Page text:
In my practice, we would always carefully discuss this issue of the final shade of the teeth that the patient wanted. Most patients wanted a natural white, but there were a number of them who wanted what you wanted. Some cosmetic dentists call this a “Hollywood white” color. In my office we called it “ballistic white.” Before they came out with the bleached teeth shade guides, we would communicate this to the laboratory as a B-zero color, and we made sure the laboratory understood what we were talking about.
Your dentist made a fundamental mistake in your case, and needs to make this right to you. There’s no point arguing about how it happened. The point is that you didn’t get what you asked for in a Hollywood white smile.
A fundamental principle of smile makeover dentistry is that the case is a failure if the patient doesn’t love how it looks. Every ethical cosmetic dentist I know would re-do the case if they missed the shade like your dentist did, leaving the patient unhappy with how the case looks. I think you just need to get tough with him, not accept any excuses, and I believe that he will relent and re-do them for you. Since, as you said, he got the shape right, I’m assuming that he is competent in cosmetic dentistry and you don’t need to switch dentists to get this done right.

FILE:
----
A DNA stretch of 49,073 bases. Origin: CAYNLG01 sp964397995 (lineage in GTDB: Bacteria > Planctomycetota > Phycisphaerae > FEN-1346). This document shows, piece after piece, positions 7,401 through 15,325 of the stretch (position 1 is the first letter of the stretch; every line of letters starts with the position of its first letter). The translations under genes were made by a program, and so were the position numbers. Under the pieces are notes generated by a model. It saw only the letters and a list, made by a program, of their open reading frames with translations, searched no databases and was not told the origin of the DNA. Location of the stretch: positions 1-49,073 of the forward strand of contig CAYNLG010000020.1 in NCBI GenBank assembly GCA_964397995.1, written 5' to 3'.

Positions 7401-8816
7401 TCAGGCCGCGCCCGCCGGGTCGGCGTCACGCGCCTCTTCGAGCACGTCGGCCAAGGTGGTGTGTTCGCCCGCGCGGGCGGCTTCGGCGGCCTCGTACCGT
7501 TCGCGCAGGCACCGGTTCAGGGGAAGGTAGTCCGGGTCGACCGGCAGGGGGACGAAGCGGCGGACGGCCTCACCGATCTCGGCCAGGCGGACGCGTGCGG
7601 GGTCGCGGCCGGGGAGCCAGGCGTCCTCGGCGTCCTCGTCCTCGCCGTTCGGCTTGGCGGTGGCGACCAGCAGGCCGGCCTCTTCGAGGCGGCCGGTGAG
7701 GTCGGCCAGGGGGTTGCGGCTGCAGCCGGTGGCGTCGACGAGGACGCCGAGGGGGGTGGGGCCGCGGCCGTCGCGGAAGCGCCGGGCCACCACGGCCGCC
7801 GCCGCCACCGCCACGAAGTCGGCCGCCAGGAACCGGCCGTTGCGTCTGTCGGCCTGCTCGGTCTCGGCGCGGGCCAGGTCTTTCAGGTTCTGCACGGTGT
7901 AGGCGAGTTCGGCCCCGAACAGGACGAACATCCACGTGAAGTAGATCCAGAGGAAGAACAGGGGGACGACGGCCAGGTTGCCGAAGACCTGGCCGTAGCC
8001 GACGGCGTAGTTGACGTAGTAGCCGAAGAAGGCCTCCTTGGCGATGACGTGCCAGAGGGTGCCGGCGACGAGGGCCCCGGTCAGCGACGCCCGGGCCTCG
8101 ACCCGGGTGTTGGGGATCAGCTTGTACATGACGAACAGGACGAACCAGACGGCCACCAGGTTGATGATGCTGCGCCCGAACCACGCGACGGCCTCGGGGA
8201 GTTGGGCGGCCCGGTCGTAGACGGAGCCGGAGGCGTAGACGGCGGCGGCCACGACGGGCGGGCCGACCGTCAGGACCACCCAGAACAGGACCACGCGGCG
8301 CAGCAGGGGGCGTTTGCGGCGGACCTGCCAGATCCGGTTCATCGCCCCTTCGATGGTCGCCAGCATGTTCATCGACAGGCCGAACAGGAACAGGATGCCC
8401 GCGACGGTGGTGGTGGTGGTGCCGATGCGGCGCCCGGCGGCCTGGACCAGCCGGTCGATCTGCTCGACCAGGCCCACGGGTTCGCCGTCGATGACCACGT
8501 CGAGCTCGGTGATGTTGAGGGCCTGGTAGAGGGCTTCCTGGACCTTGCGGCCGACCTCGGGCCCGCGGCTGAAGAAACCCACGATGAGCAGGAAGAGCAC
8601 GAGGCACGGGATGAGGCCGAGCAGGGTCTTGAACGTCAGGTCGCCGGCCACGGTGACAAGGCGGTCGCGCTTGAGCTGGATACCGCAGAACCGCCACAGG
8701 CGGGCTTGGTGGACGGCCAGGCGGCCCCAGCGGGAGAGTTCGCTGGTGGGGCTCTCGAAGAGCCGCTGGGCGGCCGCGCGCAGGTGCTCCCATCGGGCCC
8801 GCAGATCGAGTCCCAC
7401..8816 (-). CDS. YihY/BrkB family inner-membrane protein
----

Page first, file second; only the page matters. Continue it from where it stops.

But if you keep getting resistance, get back to me, and I will help line you up with a dentist for a second opinion. A call from another dentist will usually convince a reluctant dentist to rectify a mistake like this.
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About David A. Hall
Dr. David A. Hall was one of the first 40 accredited cosmetic dentists in the world. He practiced cosmetic dentistry in Iowa, and in 1990 earned his accreditation with the American Academy of Cosmetic Dentistry. He is now president of Infinity Dental Web, a company in Mesa, Arizona that does advanced internet marketing for dentists.
I had crowns put on 9 of my front top teeth 25 years ago. I hated the color of my teeth they were, yellow gray. I just wanted white teeth. They talked me into a shade I hated. I am now having these crowns replaced hopefully to the white shade I originally wanted. . . . Do you think I could go with M4 or BL4?
(see the rest of Deb’s question with Dr. Hall’s answer in this separate blog post: Hollywood white crowns)